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Simple changes like adjusting your thermostat and adding weather stripping to doors and windows help save natural resources — and cash.

Many people are interested in greening their homes to conserve energy and save money. The good news is you don’t have go to extremes to make your home more energy-efficient. Sure, you can go all out and invest in brand new energy-efficient appliances, but small inexpensive changes can still offer up big results.

Cheap and Simple Energy-Efficient Changes

Focusing on creating an energy-efficient, green home is one of the best and easiest ways to conserve energy and save money on home utility bills, according to Emily R. Hickey, program coordinator for the Renewable Energy Program at the Wisconsin Energy Conservation Corporation in Madison.

Hickey suggests these simple green changes that require little investment but offer significant returns in financial savings and energy conservation:

Swap light bulbs. “Lighting accounts for 5 to 10 percent of overall energy use in a typical home,” says Hickey, and switching from incandescent to compact fluorescents — those light bulbs that are often spiral-shaped — can make a big difference. “Replace bulbs in your five most frequently used fixtures, and you can save $65 or more each year.” If you gave compact fluorescent bulbs a shot years ago and just didn’t like the way they looked or how long they took to brighten up, give them another try. The technology has come a long way, says Hickey, and she encourages people to try them again as part of their overall effort to create a green home.

Seal doors and windows. Leaking air can account for as much as 40 percent of the energy required to heat and cool your home, says Hickey. Add weather stripping or apply a sealant around windows, doors, chimneys, and anywhere else that warm or cool air can escape from your home, she suggests. This will better insulate your home and thus reduce your energy usage and lower heating and cooling costs.

Change your furnace filter. Yes, you really do need to change it as often as the instructions tell you to. Having a fresh furnace filter really does reduce the load on your heating and cooling system, making it more energy efficient and saving you money.

Get a programmable thermostat. These sophisticated thermostats can be set to automatically shut off the heat in the winter or the air conditioning in the summer, when your home reaches a certain temperature. This way, you’ll save a lot of energy while you’re at work or asleep, Hickey says. Also, making some minor temperature adjustments when you’re home, like turning up the thermostat a few degrees so air conditioning isn’t continually running, or dropping the target temperature a couple of notches once you’ve reached a comfortable temperature in the winter, can really save on energy.

Wash only full loads of dishes or clothing. Instead of washing just the outfit you need for tomorrow or just tonight’s dinner dishes, wait until you can run an entire load of dishes or laundry.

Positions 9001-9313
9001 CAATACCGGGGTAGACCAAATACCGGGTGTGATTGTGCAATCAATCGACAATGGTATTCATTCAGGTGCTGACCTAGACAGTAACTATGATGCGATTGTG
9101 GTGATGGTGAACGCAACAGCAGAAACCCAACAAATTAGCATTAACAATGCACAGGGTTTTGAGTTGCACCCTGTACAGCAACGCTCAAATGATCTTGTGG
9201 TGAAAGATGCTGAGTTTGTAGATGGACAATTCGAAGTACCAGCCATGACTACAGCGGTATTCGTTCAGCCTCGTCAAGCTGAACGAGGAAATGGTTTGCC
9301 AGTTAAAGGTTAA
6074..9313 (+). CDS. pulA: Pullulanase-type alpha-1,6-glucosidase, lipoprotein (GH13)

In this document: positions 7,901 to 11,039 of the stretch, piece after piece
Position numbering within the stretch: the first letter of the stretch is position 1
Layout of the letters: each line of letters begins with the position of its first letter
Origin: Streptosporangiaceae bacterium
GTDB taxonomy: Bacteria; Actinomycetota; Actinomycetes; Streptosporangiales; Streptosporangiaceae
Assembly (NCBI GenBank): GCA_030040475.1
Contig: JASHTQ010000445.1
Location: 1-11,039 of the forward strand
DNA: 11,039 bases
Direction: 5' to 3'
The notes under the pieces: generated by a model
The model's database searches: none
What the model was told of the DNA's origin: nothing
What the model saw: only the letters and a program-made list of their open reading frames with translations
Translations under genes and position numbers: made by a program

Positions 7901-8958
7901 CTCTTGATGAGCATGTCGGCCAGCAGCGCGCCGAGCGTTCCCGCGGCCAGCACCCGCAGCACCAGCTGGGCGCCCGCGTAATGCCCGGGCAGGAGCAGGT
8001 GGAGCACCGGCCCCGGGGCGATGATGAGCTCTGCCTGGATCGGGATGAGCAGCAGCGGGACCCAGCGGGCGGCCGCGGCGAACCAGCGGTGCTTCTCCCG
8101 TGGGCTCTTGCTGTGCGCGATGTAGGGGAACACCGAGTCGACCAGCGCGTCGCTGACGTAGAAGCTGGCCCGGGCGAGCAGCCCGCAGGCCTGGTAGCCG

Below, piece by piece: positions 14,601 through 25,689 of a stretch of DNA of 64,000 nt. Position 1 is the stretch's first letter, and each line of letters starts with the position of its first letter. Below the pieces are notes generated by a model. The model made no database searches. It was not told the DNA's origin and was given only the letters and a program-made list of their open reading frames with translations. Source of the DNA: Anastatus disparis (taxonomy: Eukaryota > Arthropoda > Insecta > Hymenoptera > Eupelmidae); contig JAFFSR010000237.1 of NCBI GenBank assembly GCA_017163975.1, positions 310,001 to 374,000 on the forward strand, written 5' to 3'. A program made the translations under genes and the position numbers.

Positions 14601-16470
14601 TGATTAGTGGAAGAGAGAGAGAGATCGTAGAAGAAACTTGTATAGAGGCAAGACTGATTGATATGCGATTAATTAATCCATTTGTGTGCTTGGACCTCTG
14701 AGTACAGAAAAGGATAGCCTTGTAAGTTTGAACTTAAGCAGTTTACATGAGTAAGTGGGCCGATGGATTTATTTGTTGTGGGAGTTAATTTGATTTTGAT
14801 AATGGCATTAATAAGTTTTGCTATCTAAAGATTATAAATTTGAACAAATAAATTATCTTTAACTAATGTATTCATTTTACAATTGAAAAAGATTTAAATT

Unplug “phantom” loads. Many electronics in your home draw electricity when they’re not even being used. Televisions, VCR and DVD players, cell phone chargers — anything with a clock, a big battery pack, or an LED light on it is drawing unnecessary electricity, says Hickey. So unplug them when they’re not in use to conserve energy; plug several devices into one power strip to make it easier to turn them all off with one click.

Energy Efficient Home Technologies

If you’re willing to make a bit of an investment for greater energy efficiency (and if you need some new appliances anyway), you can save a lot of money and resources by choosing models that conserve energy:

Upgrade to Energy Star. Most appliances are available with the Energy Star label. This designation is given by the government to indicate that an appliance or product typically exceeds federal energy-efficiency guidelines. In fact, the highest rated Energy Star appliances use 40 percent less energy than other appliances in their category, says Hickey. Air conditioners, furnaces, washers and dryers, dishwashers, refrigerators, and ovens are all available with Energy Star ratings.

Update the fridge. “We recommend that people replace a refrigerator if it was purchased before 1990,” says Hickey, because that’s when higher efficiency standards were put in place. Look for a high-efficiency, Energy Star refrigerator.

Replace your water heater. There are all kinds of Energy Star-rated water heaters that will save energy, but tankless, “on demand” water heaters, says Hickey, offer the greatest energy efficiency. These water heaters don’t store and heat water all the time; they heat it as you need it. This means you never run out of hot water and you use less energy, though Hickey cautions consumers not to use more hot water than they need just because there’s an endless supply.

Call Your Utility Company for Advice

Your utility company can help you find even more ways to save energy and money on your bills. Many utility companies, says Hickey, offer a service where they inspect your home and appliances and perform an “energy audit.” They will tell you where you could get the most bang for your buck, and save the most money and energy with the least expense.

Making several small energy-efficiency changes — and even a few big ones if you can afford it — will save energy and money over the course of a year. And all those savings quickly add up over several years, making a significant impact on your bank account and the environment.

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